PATNA: Ever heard of cows and buffaloes being bought with money from housing funds? If that was not bewildering enough, welcome to Bihar’s Patna district where more than 10,000 pucca houses meant for the poor exist on paper only. Indira Awas Yojana (IAY), the Centre’s flagship social welfare programme, is now under a scanner in the state made infamous by the fodder scam. Worse, the revelations in Patna district could be the tip of an iceberg. Similar irregularities in IAY implementation happened in other districts, said sources in the rural development department.
While a total of 61,312 houses were planned for the district in this period, the IAY beneficiaries constructed 45,778 houses and the remaining 15,534 were incomplete. A probe found no trace of 10,640 houses for which IAY beneficiaries had received funds! It also found as many as 4,894 houses were without roofs and, instead, asbestos sheets used to ‘complete’ them on records.The defaulting beneficiaries spent the housing money on making a livelihood instead of constructing houses, said sources in the probe team. Most of the erring beneficiaries were found to have bought cows and buffaloes with the money for selling milk from the cattle.
Belchhi block tops the list with 1,390 defaulting beneficiaries, followed by Paliganj (1,332), Bakhtiyarpur (1,182) and Dulhinbazar (1,076). A senior official pegged the figure of the scam at more than Rs 5 crore.
In 2012-13, IAY beneficiaries got Rs 45,000 each. Between 2013 and 2016, each of them was provided Rs 70,000 as per the revised rate. “The beneficiaries duly withdrew the amounts sanctioned to them, but never built any house,” an official said. Several BDOs are now a suspect for either turning a blind eye to these anomalies or for having a hand in the irregularities. Similarly, rural housing assistants, housing supervisors and engineers are also being probed, sources said.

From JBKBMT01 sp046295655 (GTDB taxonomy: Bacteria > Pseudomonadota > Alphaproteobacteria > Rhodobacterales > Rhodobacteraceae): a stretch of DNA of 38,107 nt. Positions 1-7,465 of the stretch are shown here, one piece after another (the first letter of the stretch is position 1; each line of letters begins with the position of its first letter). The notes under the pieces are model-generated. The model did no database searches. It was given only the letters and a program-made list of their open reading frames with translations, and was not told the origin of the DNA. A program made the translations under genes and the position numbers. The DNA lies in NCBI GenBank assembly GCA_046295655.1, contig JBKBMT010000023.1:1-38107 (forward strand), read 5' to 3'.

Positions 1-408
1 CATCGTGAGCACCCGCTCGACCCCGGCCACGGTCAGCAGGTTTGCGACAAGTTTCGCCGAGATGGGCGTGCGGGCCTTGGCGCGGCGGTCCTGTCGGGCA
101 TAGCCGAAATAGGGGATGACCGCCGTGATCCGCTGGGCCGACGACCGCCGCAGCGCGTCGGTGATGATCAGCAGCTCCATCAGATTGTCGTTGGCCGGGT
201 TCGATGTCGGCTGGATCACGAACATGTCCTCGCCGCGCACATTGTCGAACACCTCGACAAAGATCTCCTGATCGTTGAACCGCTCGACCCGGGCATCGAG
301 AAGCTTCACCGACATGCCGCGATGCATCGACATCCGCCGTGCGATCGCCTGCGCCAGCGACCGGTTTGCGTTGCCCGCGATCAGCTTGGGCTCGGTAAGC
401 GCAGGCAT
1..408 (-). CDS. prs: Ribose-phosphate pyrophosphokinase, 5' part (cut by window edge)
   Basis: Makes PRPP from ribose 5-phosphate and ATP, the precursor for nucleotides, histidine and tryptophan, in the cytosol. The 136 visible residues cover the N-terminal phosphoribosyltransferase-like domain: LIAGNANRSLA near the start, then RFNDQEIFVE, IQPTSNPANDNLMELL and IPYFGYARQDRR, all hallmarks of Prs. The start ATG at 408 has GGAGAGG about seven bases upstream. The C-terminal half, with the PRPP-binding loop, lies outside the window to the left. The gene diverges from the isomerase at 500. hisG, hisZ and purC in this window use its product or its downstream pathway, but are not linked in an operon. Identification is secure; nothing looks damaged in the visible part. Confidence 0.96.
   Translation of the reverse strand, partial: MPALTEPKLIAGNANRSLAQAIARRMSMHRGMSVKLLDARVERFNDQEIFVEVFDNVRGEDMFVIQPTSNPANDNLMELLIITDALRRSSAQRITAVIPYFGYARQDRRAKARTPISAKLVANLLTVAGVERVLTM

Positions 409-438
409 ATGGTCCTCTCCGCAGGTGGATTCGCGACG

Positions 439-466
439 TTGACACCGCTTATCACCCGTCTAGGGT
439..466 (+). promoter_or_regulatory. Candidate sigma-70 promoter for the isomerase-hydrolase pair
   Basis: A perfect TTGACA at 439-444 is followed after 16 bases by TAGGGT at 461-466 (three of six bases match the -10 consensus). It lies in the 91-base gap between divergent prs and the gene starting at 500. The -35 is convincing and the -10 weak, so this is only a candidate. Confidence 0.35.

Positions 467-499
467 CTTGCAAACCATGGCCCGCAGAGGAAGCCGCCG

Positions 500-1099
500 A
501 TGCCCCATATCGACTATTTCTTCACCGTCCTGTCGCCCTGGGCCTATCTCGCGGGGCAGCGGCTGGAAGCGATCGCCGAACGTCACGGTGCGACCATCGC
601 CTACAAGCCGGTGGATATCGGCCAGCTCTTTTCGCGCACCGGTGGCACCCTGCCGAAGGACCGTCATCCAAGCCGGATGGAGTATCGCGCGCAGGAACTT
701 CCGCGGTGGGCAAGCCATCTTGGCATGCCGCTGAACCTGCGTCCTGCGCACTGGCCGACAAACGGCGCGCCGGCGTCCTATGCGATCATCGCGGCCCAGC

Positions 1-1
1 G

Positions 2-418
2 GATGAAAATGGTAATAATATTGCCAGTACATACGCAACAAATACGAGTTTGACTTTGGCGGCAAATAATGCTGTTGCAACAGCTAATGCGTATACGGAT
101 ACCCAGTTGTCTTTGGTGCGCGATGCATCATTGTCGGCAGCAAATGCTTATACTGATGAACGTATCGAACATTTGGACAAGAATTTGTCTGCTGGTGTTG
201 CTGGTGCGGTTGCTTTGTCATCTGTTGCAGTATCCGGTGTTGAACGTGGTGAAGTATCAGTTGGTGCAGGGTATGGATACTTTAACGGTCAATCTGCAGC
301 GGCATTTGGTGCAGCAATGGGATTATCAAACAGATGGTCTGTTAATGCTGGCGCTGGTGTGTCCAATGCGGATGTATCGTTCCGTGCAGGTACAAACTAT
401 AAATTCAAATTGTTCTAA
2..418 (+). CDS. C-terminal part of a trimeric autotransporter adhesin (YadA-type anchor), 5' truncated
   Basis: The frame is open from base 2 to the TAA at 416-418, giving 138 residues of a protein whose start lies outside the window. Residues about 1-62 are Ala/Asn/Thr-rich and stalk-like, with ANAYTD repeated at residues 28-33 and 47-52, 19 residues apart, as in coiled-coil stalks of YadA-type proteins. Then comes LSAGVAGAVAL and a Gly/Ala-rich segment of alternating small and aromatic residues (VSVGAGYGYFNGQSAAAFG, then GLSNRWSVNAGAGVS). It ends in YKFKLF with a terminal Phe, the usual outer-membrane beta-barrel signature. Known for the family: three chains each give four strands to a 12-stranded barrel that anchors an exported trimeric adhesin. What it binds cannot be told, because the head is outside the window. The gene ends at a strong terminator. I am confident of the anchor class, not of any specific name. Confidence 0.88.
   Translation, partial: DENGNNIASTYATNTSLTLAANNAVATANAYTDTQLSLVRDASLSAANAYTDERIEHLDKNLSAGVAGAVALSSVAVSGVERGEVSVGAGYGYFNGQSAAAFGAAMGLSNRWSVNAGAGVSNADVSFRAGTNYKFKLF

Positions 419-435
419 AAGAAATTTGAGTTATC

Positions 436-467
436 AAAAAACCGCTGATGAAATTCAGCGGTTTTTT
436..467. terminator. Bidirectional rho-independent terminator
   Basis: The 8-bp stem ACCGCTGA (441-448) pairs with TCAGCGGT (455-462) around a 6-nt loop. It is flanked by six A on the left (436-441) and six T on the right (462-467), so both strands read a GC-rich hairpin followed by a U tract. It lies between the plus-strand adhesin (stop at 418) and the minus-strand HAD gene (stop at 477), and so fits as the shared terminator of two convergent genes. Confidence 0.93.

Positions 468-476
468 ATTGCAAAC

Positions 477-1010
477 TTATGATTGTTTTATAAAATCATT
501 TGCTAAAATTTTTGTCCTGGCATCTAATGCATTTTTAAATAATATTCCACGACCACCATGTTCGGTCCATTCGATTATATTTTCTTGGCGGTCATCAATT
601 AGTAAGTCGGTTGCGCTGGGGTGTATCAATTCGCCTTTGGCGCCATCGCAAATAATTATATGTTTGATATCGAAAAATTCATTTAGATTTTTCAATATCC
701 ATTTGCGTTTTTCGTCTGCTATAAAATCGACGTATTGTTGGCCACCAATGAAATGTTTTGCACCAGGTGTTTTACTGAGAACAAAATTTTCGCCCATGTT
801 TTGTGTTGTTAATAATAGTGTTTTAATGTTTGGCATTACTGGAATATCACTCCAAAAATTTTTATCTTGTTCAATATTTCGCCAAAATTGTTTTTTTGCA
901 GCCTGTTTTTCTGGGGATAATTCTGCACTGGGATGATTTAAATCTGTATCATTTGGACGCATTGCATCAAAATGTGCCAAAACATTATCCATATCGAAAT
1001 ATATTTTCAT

The housing funds are paid in two installments. As per the rules, the second installment is paid only after the beneficiaries complete construction up to the plinth level and satisfy the block-level officials with photographic evidence. Such rules indicate the involvement of officials in the scam. “The fact that 10,640 non-existing houses were shown in official records as built and completed hints at a systematic effort by the officials to perpetrate a scam,” a senior official said.The Deputy Development Commissioner has now asked the BDOs to send recovery notices to the defaulting beneficiaries. “The misuse of housing funds by more than 10,000 beneficiaries and the role of officials are under a probe. Notices are being sent to the defaulting beneficiaries to recover the sum paid to them. Action will be taken against erring officials,” he said.
How the roof blew off the scam
The scam unfolded after Deputy Development Commissioner Aditya Prakash sought status reports on the progress of construction works from 23 block development officers. Prakash had got a whiff of large-scale irregularities in the implementation of the scheme between 2012 and 2016.
Courtesy: The New Indian Express